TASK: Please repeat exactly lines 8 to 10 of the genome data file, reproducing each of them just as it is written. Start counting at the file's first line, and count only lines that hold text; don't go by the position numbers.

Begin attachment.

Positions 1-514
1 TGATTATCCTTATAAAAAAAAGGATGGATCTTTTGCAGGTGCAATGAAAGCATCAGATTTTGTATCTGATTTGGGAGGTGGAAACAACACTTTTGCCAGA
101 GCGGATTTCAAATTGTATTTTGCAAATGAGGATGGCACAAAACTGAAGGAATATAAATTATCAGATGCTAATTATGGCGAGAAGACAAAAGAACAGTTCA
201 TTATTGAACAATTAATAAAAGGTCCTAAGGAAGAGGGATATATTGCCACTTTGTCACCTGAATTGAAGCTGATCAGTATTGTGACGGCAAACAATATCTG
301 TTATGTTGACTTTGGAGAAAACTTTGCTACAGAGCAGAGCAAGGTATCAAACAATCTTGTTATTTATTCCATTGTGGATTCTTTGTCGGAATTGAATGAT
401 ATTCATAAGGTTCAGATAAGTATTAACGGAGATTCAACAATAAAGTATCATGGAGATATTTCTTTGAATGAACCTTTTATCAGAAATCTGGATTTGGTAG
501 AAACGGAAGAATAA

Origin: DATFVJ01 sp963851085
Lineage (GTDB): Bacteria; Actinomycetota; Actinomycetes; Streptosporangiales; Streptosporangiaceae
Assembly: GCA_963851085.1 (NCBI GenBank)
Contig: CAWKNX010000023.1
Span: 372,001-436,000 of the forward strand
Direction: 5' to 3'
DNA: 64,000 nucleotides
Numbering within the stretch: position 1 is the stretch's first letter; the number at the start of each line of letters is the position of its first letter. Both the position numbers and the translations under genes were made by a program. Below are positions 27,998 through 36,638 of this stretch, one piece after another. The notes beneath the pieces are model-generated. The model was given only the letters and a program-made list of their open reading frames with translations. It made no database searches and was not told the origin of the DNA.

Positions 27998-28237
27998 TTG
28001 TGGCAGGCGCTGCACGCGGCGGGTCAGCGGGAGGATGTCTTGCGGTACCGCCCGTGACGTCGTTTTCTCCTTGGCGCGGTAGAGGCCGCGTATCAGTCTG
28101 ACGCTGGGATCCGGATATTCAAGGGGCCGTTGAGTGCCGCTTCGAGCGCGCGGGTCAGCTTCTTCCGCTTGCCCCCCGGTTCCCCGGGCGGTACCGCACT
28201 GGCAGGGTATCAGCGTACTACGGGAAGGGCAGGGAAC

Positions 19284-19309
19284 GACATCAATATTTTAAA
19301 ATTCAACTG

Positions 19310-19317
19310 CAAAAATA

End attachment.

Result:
Origin: DATFVJ01 sp963851085
Lineage (GTDB): Bacteria; Actinomycetota; Actinomycetes; Streptosporangiales; Streptosporangiaceae
Assembly: GCA_963851085.1 (NCBI GenBank)